Aqua Lung/Apeks now offer an O2 clean SPG.
Many of you probably already know this, but Dive Rite now offers a BC Hose Quick Disconnect Adapter for connecting the short inflator hose common to many side mount 1st stage regulators to a second hose allowing it to connect to the inflator with less strain on the inflator, the hose or the connection between the two. I had a chance to try it this weekend, and was please. Of course, with this longer hose set up, some consideration must be given as to how you plan to route the hose. Here, Dive Rite provides their suggestion.
PADI’s Sidemount student manual is finally available. It is not yet on the website, so contact your sales rep. Just a reminder, this manual covers both recreational and technical side mount in one book; no need to buy two books if you are planning on doing both. Needless to say, I am looking forward to getting mine.
Last week I focused on Oxygen Toxicity, so this week I am trying to cover a broader range of topics.
This one is not particularly new, but it ties in with my recent blog on risk. Researchers analyzed rebreather fatalities between 1998 and 2010 and found that “No particular brand or type of rebreather was over-represented. Closed-circuit rebreathers have a 25-fold increased risk of component failure compared to a manifolded twin-cylinder open-circuit system. This risk can be offset by carrying a redundant ‘bailout’ system. Two-thirds of fatal dives were associated with a high-risk dive or high-risk behavior” and concluded that “While rebreathers have an intrinsically higher risk of mechanical failure as a result of their complexity, this can be offset by good design incorporating redundancy and by carrying adequate ‘bailout’ or alternative gas sources for decompression in the event of a failure. Designs that minimize the chances of HMI errors and training that highlights this area may help to minimize fatalities.”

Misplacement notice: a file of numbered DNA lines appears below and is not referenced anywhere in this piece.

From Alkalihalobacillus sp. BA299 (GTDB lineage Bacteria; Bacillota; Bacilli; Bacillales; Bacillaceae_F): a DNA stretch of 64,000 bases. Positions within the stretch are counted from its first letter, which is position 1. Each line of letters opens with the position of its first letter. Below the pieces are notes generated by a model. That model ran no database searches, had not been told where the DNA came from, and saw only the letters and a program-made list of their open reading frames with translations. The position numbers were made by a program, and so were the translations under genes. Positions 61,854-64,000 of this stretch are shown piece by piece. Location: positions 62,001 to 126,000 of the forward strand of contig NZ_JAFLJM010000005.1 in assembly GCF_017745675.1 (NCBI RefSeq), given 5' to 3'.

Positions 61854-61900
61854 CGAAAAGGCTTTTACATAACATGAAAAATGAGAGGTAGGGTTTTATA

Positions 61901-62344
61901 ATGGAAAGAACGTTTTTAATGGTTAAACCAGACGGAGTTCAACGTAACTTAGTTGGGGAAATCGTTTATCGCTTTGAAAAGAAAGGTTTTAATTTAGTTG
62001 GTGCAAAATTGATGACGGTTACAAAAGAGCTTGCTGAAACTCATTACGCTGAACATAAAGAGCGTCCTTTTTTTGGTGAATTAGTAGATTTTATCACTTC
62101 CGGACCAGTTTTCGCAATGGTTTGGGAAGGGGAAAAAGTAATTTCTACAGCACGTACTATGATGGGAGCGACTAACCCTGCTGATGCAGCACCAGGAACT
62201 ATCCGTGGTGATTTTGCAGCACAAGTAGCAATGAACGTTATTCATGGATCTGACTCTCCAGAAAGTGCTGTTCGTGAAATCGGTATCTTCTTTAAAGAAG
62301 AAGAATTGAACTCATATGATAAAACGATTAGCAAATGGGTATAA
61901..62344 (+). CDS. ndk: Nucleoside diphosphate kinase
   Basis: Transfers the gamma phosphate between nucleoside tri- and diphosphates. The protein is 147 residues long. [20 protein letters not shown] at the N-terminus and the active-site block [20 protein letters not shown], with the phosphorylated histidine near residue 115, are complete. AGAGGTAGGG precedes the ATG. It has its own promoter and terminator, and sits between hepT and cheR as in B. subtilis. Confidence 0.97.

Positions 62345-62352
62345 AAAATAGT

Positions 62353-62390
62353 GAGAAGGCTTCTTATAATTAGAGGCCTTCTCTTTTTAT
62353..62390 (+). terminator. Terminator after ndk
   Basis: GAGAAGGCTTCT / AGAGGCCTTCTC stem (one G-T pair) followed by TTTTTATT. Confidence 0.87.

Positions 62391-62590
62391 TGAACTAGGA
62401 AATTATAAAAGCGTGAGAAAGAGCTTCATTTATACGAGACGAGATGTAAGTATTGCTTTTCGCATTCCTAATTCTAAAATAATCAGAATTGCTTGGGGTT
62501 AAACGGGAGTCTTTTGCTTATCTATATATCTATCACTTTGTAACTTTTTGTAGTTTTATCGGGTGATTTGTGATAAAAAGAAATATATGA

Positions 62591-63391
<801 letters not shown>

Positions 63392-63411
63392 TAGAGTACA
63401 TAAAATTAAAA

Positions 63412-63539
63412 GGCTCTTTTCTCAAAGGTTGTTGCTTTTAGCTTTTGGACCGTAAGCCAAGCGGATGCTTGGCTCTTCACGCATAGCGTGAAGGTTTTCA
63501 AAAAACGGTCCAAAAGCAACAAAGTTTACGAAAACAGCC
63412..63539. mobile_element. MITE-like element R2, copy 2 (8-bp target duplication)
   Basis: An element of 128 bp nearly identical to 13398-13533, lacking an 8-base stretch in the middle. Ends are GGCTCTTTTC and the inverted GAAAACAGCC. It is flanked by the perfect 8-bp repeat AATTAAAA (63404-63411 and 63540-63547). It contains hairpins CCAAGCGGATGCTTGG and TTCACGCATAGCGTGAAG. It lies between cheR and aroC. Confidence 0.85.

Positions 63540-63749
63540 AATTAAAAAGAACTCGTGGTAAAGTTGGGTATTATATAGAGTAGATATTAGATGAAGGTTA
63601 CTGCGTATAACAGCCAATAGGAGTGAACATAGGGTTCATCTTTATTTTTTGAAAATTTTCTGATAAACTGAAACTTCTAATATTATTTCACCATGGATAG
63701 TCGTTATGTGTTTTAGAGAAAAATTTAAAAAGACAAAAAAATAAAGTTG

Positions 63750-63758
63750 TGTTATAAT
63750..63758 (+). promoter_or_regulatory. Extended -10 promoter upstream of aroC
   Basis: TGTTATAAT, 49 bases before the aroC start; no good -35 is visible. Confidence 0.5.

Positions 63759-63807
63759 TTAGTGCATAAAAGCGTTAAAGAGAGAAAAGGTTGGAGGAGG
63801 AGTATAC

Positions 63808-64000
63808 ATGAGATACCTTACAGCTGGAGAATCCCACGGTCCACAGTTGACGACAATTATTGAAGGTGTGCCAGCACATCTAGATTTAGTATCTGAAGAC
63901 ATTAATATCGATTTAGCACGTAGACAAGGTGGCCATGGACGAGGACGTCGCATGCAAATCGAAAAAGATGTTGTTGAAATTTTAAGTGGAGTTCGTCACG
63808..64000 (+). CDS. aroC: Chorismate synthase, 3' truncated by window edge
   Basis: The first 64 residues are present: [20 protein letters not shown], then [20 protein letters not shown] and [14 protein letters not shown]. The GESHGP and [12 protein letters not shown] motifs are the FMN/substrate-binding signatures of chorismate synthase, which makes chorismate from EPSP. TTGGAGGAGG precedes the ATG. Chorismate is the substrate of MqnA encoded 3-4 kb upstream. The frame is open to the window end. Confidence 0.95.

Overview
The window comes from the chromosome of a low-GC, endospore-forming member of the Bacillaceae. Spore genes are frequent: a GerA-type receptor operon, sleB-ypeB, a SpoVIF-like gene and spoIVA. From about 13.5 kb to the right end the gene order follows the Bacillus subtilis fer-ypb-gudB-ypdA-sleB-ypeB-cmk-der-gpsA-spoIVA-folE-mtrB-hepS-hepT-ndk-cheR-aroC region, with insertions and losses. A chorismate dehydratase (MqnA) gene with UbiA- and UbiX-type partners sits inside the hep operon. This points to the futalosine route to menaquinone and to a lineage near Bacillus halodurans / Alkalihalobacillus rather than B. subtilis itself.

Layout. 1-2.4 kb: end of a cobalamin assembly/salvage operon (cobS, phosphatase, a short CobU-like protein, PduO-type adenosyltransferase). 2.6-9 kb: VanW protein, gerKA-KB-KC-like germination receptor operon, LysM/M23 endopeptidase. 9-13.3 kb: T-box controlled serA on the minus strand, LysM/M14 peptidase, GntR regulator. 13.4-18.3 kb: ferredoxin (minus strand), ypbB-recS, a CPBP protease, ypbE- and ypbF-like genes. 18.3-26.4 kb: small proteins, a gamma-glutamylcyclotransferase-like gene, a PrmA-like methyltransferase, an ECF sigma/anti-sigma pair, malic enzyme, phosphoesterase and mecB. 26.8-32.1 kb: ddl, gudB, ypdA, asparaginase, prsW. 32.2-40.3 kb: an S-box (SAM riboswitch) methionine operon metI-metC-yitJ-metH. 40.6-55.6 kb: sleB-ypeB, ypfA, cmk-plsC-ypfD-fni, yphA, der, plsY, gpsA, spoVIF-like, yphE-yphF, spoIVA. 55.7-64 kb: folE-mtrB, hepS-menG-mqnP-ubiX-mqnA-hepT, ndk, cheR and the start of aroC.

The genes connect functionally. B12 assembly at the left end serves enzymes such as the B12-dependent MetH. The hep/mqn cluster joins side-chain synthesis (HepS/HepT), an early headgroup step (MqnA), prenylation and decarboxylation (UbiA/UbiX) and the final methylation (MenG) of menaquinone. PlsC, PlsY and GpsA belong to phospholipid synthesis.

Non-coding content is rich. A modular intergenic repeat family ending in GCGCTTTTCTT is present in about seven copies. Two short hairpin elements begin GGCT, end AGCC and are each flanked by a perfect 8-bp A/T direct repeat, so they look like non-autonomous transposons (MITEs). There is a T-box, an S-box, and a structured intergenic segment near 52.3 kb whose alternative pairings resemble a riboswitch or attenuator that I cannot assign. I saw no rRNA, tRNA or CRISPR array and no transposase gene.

This paper looked at freshwater divers diving at altitude (294 m) with trimix to 45 m depth, and they were looking at changes in cardiovascular function. They observed a decrease in diastolic blood pressure and decreases in the volume of blood being pumped by the left ventricle (the left ventricle pumps oxygenated blood throughout the body) per beat, with a corresponding increase in heart rate. These changes could be observed up to 24 hrs later. This data suggests that deep dives at altitude may be stressful to the heart.
There were a couple of posts on the PADI TecRec Blog this week. In the first, some suggestions for teaching technical diving is presented. I have already started using one of them. In the second, a Rebreather Instructor Trainer talks about how making the jump to rebreathers changed his business.